At the end of August we took a couple, friends of ours, who had just moved to Washington, on a hike in the North Cascades. We did the very popular Lake Ann trail and from there a side trail to Curtis Glacier. The hike is near Artist's Point and the end of the Mount Baker Highway and is about eight miles round trip with an additional couple of miles to and from the glacier.
Lake Ann lies at the foot of Mount Shuksan and Curtis Glacier on the north slopes of Mount Shuksan. The hike first descends into a beautiful valley and then ascends through a saddle to the lake. From the lake there is a side trail that follows the edge of Shuksan arm to a viewpoint above and in front of the glacier. The trail is one of the best known in the North Cascades.
We started early and hiking down the side of the ridge were soon in an open area that was still full of wildflowers, many of which we photographed along with the stream and ponds that are such a beautiful part of the valley. We rested and had a snack at Swift Creek where the bugs were quite bothersome, before heading up again to the lake.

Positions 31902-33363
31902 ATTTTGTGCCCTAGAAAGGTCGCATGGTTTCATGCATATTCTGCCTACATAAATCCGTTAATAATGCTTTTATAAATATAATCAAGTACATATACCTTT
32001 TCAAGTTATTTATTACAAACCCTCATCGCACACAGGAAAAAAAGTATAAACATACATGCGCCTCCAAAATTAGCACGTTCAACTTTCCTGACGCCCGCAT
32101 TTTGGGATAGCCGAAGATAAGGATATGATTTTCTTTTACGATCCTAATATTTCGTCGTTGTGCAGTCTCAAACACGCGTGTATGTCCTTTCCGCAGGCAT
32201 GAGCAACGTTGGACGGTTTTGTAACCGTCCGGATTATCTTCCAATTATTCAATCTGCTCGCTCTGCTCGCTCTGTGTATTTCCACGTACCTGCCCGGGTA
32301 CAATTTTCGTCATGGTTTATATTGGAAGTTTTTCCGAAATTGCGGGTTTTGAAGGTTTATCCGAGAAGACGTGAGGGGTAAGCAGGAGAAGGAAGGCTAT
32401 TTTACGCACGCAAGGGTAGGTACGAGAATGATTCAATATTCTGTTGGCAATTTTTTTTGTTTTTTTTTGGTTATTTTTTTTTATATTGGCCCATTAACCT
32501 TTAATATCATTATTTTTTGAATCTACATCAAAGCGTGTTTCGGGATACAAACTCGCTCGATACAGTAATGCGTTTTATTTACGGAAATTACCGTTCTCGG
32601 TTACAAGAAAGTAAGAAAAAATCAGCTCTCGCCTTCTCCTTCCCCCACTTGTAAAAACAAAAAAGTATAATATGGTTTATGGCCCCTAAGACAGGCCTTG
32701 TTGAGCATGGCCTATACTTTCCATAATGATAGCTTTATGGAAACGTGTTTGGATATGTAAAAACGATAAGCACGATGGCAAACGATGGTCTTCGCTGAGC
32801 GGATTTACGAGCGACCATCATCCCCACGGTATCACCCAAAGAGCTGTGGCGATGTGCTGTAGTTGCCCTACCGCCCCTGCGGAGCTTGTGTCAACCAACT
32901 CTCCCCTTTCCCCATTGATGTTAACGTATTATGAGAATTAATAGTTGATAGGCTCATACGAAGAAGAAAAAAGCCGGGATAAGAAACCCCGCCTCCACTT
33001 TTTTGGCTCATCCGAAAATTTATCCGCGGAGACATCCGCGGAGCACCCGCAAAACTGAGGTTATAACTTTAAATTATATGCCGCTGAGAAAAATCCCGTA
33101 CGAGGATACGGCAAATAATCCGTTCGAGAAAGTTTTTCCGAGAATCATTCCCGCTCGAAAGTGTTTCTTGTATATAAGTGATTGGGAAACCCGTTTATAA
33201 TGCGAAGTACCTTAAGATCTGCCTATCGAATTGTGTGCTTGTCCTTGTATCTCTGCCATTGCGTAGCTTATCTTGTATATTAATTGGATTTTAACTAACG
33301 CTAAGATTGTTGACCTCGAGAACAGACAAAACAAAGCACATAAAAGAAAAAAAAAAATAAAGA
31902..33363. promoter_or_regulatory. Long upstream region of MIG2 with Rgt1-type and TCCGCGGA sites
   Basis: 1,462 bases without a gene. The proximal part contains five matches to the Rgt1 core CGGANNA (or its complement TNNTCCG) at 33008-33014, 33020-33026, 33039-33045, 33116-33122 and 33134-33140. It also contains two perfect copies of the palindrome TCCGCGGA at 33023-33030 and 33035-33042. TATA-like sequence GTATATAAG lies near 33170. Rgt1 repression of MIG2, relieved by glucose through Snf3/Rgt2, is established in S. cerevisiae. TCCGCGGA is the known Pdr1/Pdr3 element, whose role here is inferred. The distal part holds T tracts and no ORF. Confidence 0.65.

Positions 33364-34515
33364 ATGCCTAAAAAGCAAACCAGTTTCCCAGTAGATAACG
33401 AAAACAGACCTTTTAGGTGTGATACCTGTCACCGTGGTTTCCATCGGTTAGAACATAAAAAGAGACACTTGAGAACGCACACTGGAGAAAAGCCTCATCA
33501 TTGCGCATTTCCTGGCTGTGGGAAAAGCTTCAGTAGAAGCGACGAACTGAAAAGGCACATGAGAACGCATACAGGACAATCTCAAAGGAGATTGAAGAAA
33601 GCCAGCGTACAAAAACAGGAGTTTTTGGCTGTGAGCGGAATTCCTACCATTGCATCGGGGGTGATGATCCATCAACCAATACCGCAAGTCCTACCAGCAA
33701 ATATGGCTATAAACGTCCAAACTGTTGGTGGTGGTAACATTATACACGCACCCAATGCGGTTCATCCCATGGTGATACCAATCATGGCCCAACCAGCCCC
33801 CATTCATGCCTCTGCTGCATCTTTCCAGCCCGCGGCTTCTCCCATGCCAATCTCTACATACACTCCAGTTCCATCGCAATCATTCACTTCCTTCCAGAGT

From Swift Creek on Mount Baker appeared to the south affording us some grand views of the mountain as well as the valley behind us. Looking back we could see Table Mountain, Herman Peak and Herman Saddle, all of which surrounded the next valley to the west, separated from our locaiton by the ridge on which we had parked out car.
As we approached the saddle that separates the lake from the valley below we had to cross quite a bit of snow, rather exiting for our friends who had no experience of snow in July. We had to tread carefully since even where the trail was not snow-covered it was very wet with snow melt running everywhere. To our surprise the lake it self was still covered with ice when we arrived there.
When we crossed the ridge to Lake Ann, Mount Shuksan was visible to our left and Curtis Glacier on the slopes of Mount Shuksan. We followed a steep side trail to the slopes west of Mount Shuksan, a trail that also provides magnificent views of the valley to the east of Lake Ann with Ross Lake visible in the distance. That trail is only a mile long and it did not take us very long to navigate it.
Hiking back we enjoyed more magnificent view of Baker and were at the car in time to be home for our evening meal. It should be noted, though, that some of these pictures were taken by my wife who has also posted pictures of this hike on her blog: http://quietnaturetrails.blogspot.com/2013/07/lake-ann-with-nathan-and-esther-van.html